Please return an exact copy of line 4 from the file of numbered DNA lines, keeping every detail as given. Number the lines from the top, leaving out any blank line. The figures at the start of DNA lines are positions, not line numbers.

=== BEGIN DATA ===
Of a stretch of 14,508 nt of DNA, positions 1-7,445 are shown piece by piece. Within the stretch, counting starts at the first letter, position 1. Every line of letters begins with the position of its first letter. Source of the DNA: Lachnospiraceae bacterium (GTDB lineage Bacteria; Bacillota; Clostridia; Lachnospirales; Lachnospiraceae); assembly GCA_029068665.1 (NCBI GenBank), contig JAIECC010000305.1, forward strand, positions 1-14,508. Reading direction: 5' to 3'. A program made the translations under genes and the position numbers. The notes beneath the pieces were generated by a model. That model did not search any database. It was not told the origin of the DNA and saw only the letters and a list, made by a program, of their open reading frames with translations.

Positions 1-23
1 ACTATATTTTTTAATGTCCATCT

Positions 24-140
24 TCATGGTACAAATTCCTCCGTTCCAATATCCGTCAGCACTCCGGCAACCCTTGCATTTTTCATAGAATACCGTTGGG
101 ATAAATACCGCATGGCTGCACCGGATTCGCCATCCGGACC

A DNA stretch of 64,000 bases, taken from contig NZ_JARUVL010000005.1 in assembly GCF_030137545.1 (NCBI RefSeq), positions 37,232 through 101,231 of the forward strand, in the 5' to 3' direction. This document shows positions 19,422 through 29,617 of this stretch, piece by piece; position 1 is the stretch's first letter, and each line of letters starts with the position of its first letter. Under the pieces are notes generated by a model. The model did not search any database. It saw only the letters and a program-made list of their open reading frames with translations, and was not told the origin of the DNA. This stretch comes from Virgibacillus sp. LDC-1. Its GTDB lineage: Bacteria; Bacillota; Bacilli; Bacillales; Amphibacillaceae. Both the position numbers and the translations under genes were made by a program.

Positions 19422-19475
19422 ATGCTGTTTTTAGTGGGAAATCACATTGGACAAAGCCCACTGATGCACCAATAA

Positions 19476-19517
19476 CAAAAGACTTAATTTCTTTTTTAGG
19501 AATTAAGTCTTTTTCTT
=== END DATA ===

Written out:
Positions 24-140